There are several instructables and tutorials on the web on how to etch boards using the toner transfer method so I won't go into much detail here. I have found my tried and true method so you will have to experiment to find what works for you. I use the "glossy text" paper from FedexOffice's (they keep it behind the counter so you will have to ask for it) and print from their express computers to the B&W Xerox Phaser 5500 printer. All FedexOffice's have this printer in there express area (at least at the time of this writing) and it lays down a heavy black coat of toner perfect for this process. The copiers (especially the Canon's) are horrible for this so I stick to what works.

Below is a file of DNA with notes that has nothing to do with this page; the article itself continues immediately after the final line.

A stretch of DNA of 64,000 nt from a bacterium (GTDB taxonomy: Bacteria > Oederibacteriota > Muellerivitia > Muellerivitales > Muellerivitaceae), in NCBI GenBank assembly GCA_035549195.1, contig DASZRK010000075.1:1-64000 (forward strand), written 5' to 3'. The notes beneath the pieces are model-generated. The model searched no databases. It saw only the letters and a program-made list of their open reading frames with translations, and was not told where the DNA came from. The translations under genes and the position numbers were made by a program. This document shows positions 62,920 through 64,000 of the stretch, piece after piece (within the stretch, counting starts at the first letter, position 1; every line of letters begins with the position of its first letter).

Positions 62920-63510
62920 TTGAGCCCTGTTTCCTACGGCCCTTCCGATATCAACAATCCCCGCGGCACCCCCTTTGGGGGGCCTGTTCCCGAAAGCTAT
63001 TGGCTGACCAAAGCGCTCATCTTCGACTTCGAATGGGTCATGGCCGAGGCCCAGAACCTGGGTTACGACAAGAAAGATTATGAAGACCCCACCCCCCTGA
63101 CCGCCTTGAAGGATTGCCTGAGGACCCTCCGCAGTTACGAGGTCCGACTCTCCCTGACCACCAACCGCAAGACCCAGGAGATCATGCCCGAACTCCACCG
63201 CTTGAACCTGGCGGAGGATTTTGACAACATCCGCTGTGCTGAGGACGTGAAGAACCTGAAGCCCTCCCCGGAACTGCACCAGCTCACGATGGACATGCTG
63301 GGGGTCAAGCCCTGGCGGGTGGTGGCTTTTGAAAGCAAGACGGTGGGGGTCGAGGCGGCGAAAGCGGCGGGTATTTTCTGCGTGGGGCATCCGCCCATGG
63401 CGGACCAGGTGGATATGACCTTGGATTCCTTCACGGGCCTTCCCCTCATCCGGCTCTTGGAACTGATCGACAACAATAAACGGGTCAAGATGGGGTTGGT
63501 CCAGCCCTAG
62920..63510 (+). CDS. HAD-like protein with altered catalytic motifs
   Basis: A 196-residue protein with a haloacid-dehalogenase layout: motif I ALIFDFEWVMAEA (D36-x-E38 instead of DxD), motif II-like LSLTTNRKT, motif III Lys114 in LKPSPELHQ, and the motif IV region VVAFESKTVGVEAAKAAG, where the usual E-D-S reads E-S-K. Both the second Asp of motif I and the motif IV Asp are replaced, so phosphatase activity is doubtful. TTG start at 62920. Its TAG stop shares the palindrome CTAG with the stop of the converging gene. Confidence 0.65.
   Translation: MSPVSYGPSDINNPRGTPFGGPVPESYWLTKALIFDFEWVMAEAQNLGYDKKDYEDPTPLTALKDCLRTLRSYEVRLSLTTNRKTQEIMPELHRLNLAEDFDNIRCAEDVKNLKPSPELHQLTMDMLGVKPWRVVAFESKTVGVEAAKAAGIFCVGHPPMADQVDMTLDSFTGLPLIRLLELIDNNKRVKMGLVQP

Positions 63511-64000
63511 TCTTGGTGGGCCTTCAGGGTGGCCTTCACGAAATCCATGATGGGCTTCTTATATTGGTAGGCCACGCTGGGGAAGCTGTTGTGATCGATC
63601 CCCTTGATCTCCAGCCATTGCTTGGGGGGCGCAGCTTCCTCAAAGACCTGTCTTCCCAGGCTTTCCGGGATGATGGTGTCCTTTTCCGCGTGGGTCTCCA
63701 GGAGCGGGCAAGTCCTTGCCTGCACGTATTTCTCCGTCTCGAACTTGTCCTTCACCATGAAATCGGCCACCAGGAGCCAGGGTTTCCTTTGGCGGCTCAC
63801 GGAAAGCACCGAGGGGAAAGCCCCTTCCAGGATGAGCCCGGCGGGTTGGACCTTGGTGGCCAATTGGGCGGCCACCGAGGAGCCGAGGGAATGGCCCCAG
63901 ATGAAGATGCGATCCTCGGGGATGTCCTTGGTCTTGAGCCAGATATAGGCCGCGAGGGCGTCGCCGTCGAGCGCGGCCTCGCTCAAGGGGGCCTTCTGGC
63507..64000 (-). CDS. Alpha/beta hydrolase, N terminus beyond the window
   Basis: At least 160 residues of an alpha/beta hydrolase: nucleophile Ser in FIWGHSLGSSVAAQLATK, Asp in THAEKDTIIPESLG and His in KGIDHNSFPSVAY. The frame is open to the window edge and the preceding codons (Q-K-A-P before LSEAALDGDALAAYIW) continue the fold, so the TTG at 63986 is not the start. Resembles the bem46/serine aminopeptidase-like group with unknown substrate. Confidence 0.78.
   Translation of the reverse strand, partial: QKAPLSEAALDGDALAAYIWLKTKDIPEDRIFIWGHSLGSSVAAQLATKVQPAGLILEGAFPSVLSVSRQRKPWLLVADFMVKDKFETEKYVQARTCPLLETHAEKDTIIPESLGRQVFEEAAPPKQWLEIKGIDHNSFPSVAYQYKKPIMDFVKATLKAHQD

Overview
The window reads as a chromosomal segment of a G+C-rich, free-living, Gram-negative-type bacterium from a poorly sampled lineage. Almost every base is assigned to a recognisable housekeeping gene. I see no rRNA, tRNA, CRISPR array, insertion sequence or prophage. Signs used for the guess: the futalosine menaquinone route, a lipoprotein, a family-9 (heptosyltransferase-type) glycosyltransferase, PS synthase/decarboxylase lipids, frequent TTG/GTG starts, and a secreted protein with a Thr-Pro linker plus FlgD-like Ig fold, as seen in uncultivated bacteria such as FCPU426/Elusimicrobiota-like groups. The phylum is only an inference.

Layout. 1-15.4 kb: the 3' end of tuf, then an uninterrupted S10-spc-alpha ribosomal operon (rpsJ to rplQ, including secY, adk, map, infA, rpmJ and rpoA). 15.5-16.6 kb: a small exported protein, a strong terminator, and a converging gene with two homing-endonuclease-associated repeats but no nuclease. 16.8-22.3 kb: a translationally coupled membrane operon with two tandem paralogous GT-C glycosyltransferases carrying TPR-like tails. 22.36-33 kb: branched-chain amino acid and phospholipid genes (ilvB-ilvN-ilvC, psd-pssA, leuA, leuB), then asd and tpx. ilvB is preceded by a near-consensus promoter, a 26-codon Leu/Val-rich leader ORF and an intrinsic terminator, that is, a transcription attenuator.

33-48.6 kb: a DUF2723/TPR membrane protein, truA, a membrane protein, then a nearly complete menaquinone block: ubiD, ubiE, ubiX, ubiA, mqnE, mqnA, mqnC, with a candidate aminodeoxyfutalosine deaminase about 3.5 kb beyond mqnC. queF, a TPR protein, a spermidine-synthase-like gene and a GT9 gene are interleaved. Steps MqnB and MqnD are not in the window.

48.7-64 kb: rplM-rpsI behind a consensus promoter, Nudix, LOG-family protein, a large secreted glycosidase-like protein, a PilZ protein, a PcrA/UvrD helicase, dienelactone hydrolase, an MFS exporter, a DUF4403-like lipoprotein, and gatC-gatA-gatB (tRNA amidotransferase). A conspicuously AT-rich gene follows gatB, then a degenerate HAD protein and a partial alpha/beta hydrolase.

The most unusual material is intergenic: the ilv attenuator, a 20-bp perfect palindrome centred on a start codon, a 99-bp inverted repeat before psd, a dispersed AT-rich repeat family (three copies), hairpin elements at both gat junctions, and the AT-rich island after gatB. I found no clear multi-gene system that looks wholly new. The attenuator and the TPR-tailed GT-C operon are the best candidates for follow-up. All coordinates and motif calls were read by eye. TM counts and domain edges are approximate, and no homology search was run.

Once you have your negative (reversed) image then you are ready to iron it on to the copper. I alway clean the board with fine steel wool (00 or 000) and then wipe it down with alcohol right before I begin to get the best adhesion of the tone to the copper. (In these pictures I am etching several boards to use in later projects). Place your image face down and with the iron set to nearly the highest (cotton) setting (no steam) lay the iron in the middle for a few seconds to melt the toner. This will tack it to the copper and stop it from sliding around as you begin to iron and apply more pressure. I generally work with the point of the iron moving from the center outwards, turning the board as I go. The process usually takes only 5 minutes of firm ironing until it is ready. With this paper I can see the toner outline coming through when it is almost ready.